Chief Justice T.S. Thakur made an emotive appeal to the government on Sunday, to have more judges to ensure justice for all.
His concern prompted Prime Minister Narendra Modi to promise he will tackle "the serious concerns".
Addressing a conference of chief ministers, chief justices of high courts and Supreme Court judges, Chief Justice Thakur said country's judiciary suffered from a poor judge-population ratio and serious vacancies even as it dealt with an "avalanches of cases".
Ratio was dismal compared to even other developed countries, he said, looking at the prime minister who was on the dais.
Chief justice took on the government over the failure to come up with judicial reforms, and said that judges should be told to work extra years when they retire, and hit out at the "commercial courts".
"It is not enough to criticise. You can't shift the entire burden on judges," he said, pointing out that in American Supreme Court nine judges together decided 81 cases in a year whereas a judge in the Indian Supreme Court decided 2,600 cases a year.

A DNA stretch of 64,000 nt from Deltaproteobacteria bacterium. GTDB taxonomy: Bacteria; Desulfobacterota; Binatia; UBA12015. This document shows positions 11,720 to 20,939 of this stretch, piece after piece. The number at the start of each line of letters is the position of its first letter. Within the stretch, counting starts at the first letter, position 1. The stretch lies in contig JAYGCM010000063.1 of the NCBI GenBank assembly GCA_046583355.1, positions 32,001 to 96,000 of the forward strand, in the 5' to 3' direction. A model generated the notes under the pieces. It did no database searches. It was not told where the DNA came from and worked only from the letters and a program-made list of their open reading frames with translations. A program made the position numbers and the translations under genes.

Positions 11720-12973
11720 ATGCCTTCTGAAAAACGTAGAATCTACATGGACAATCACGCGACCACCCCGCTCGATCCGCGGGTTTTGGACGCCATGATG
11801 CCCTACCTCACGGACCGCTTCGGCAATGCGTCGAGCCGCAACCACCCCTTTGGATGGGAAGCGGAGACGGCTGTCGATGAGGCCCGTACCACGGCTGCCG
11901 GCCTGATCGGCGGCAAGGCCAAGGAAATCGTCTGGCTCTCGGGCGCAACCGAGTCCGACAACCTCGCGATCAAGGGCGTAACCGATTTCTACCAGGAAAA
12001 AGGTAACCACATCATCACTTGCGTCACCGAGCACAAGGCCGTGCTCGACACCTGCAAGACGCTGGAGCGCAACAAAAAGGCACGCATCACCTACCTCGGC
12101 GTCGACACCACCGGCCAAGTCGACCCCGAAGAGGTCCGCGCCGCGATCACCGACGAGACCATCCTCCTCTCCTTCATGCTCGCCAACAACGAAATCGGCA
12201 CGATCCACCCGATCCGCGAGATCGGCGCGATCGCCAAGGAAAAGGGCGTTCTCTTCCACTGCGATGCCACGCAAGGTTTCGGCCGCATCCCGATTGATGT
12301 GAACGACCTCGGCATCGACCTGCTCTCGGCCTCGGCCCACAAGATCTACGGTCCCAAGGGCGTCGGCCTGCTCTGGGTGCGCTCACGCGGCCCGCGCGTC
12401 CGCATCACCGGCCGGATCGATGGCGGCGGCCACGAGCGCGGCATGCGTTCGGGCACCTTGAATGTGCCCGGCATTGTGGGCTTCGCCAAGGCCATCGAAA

"The only remedy is to establish more courts and increase the strength of the judges to 50 judges per million population."
PM Modi offered to set up a panel of government officers and people from the judiciary to address the issues. "I will make efforts to address the serious concerns."
Chief justice said India cannot achieve economic growth without a robust judiciary overseen by an adequate number of judges. This was also needed to attract foreign capital.
"Those whom we are inviting (to invest) are also concerned with the judicial system and justice delivery," he said. "Efficacy of the judicial system is so vitally connected with the development of the country."
He moaned that the suggestions of the apex court collegium for appointing more judges were pending with the government but "nothing really appears to be moving".
Justice delivery system was an illusion for 30 percent of population living below poverty line, he said.
He said more than 38 lakh cases were pending in the high courts and asked: "What is the way out?"
"We must do whatever is possible to reduce the pendency of the cases. The jails are full and overflowing."